Eustachian tube dysfunction can cause fluid to collect within the middle ear cavity and form a middle ear effusion (MEE). MEEs can persist for weeks or months and cause hearing loss as well as speech and learning delays in young children. The ability of a physician to accurately identify and characterize the middle ear for signs of fluid and/or infection is crucial to provide the most appropriate treatment for the patient. Currently, middle ear infections are assessed with otoscopy, which provides limited and only qualitative diagnostic information. In this study, we propose a method utilizing cross-sectional depth-resolved optical coherence tomography to noninvasively measure the diffusion coefficient and viscosity of colloid suspensions, such as a MEE. Experimental validation of the proposed technique on simulated MEE phantoms with varying viscosity and particulate characteristics is presented, along with some preliminary results from in vivo and ex vivo samples of human MEEs. (Figure presented.) In vivo Optical Coherence Tomography (OCT) image of a human tympanic membrane and Middle Ear Effusion (MEE) (top), with a CCD image of the tympanic membrane surface (inset). Below is the corresponding time-lapse M-mode OCT data acquired along the white dotted line over time, which can be analyzed to determine the Stokes–Einstein diffusion coefficient of the effusion.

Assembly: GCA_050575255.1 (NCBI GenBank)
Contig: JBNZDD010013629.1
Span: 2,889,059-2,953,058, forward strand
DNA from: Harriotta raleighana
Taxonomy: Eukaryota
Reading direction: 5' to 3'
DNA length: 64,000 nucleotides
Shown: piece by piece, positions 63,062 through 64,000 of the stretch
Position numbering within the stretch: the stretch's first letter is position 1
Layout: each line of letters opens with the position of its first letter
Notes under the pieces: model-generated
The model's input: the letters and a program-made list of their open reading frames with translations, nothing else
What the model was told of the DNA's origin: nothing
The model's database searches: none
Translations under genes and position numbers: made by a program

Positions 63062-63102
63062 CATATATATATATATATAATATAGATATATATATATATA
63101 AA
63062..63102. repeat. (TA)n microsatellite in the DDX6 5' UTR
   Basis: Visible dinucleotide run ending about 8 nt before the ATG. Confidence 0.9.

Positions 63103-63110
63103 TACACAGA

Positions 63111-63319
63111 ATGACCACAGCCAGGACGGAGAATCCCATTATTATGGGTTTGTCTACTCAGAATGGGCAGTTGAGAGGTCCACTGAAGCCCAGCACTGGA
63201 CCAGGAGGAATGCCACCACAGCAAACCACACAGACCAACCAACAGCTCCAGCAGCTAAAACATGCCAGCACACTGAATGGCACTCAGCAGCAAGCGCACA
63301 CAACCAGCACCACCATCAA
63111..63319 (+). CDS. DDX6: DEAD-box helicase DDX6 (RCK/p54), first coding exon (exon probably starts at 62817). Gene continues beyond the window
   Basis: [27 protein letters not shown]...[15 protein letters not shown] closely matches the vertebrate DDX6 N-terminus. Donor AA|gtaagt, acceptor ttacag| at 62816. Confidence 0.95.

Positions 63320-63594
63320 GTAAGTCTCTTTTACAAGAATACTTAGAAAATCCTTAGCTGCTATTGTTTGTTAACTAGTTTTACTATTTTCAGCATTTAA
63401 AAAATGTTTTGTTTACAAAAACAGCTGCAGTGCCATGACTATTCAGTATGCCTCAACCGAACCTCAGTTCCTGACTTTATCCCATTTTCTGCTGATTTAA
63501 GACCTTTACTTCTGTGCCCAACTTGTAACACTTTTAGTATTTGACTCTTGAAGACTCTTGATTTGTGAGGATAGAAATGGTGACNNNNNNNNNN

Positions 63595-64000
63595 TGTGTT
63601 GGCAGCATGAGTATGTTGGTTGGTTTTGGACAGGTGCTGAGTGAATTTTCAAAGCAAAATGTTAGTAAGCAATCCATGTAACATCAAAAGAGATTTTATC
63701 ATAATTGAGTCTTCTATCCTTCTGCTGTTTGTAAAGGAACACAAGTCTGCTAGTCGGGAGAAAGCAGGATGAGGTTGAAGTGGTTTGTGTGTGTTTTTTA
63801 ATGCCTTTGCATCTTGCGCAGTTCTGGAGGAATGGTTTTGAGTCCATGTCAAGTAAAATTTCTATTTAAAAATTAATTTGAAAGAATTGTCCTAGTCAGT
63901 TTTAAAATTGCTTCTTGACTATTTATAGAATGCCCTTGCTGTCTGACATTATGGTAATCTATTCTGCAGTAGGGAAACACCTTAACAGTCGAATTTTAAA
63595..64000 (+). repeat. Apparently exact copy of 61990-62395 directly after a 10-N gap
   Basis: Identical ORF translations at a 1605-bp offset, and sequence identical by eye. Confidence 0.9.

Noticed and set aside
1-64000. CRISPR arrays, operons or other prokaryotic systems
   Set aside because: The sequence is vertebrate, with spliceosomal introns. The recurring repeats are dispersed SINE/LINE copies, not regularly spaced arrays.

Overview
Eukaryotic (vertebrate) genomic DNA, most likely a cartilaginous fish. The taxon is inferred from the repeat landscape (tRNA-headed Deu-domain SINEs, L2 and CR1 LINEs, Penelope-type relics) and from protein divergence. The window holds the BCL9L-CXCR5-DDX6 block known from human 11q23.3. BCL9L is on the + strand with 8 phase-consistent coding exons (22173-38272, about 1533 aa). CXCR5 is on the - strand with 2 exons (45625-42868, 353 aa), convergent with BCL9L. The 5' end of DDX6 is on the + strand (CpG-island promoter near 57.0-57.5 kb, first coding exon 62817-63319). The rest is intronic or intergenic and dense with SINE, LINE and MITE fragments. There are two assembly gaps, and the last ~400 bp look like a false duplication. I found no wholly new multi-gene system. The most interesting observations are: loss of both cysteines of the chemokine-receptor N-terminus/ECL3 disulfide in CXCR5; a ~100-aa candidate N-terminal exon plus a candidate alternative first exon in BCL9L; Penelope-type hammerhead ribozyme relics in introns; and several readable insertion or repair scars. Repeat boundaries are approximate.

Original languageEnglish (US)
Pages (from-to)394-403
Number of pages10
JournalJournal of Biophotonics
Issue number3
StatePublished - Mar 1 2017


  • biofilm
  • diffusion coefficient
  • dynamic light scattering
  • ear infection
  • middle ear effusion
  • optical coherence tomography

ASJC Scopus subject areas

  • Chemistry(all)
  • Materials Science(all)
  • Biochemistry, Genetics and Molecular Biology(all)
  • Engineering(all)
  • Physics and Astronomy(all)


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